President Yahya Jammeh now has to find another gambit to stay in power beyond next week, as his court case against Adama Barrow’s election has run into a ditch.
Gambia’s Supreme Court said today that it cannot rule for several months on Jammeh’s challenge against his electoral defeat on 1 December due to a lack of judges.
“We can only hear this matter when we have a full bench of the Supreme Court,” Emmanuel Fagbenle, the court’s chief justice said Tuesday.
The Nigerian judge said the extra judges needed to hear the case were not available.
The Gambia relies on foreign judges, notably from Nigeria, to staff its courts due to a lack of trained professionals in the tiny west African state.
Jammeh’s political party lodged a legal case on his behalf last month aimed at annulling the December 1 election result and triggering new elections.
Fagbenle added that he would prefer the country to resolve its political deadlock through the mediation underway by a group of West African leaders, who are attempting to persuade Jammeh to respect the constitution and step aside.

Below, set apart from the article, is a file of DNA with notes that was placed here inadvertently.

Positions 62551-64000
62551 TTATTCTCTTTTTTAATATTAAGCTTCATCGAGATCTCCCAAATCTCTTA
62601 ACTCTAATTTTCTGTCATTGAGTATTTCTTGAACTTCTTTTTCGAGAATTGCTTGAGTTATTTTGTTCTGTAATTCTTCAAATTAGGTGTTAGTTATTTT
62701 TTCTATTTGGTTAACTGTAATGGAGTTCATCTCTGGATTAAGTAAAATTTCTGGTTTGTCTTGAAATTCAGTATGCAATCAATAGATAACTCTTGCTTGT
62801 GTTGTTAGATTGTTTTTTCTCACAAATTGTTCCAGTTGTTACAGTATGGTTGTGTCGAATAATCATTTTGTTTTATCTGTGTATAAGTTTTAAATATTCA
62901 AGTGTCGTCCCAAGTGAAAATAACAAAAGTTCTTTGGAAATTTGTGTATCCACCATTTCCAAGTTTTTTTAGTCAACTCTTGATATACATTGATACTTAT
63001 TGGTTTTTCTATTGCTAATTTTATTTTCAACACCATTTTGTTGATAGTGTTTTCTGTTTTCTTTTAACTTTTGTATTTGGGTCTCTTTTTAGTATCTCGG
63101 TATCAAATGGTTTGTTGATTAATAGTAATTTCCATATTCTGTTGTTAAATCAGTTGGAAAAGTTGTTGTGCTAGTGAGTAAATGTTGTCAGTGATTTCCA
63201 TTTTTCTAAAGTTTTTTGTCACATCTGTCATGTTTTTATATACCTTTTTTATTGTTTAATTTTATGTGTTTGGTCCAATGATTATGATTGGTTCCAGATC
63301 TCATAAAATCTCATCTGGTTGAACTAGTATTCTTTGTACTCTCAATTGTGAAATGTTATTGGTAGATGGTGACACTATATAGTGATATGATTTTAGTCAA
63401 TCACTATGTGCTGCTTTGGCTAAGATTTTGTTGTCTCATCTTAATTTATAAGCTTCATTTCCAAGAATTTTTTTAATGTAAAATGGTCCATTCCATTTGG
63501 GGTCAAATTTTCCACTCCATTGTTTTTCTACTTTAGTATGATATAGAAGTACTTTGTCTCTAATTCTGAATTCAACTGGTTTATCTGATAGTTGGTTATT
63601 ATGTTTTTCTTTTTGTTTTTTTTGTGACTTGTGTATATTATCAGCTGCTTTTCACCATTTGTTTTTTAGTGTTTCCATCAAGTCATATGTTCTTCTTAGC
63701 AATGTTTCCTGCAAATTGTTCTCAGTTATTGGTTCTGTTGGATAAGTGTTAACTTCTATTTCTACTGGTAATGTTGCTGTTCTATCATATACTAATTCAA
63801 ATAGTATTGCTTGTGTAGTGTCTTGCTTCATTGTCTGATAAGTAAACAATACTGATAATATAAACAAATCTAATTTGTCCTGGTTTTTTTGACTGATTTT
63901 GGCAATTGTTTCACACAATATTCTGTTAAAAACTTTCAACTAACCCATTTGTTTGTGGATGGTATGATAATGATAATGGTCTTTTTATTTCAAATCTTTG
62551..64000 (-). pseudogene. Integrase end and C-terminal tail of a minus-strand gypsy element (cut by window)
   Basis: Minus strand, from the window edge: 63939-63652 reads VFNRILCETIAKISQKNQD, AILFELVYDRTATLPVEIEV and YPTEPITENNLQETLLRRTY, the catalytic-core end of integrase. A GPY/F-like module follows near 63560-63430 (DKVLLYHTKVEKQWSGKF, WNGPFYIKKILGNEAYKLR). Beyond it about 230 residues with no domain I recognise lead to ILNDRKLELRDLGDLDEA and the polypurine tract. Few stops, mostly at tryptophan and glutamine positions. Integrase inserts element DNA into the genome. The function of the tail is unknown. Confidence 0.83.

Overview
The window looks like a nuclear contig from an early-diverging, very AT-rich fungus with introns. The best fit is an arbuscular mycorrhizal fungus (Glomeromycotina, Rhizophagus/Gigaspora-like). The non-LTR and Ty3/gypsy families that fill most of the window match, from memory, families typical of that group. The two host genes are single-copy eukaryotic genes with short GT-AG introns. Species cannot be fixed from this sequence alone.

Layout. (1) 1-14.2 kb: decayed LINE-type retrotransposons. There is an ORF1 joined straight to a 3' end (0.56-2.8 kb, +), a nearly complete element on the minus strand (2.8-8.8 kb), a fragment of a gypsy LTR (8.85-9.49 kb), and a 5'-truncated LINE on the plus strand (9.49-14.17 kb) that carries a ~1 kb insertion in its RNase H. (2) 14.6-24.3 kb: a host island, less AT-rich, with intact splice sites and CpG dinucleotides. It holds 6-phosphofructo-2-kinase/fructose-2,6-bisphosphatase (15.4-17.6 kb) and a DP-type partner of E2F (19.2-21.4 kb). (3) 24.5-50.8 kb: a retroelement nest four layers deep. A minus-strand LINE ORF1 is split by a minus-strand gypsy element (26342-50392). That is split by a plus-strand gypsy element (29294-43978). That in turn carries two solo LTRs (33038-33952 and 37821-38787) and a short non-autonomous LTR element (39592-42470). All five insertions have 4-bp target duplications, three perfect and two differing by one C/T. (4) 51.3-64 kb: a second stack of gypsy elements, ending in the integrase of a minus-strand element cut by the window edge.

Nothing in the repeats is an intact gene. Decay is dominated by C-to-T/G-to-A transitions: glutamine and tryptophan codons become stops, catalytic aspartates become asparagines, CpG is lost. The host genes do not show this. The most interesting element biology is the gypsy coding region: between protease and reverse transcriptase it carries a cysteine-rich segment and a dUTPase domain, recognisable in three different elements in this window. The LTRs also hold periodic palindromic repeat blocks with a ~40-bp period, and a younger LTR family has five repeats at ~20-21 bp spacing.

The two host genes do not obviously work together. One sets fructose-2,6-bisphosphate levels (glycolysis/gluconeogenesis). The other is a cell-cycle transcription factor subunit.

“This is why alternative dispute resolution is important,” he said.
“We are now only left with the ECOWAS mediation initiative and the inter-party committee set up by government to resolve the dispute,” he said.
The leaders from the ECOWAS regional grouping led by Nigerian President Muhammadu Buhari will return to The Gambia for the second time since the election tomorrow to attempt a diplomatic solution, but Nigeria’s foreign minister has said the use of force remains an option.
By ECOWAS deadline, Jammeh has up till 19 January to quit office to allow the swearing in of Adama Barrow on 20 January, as the new leader.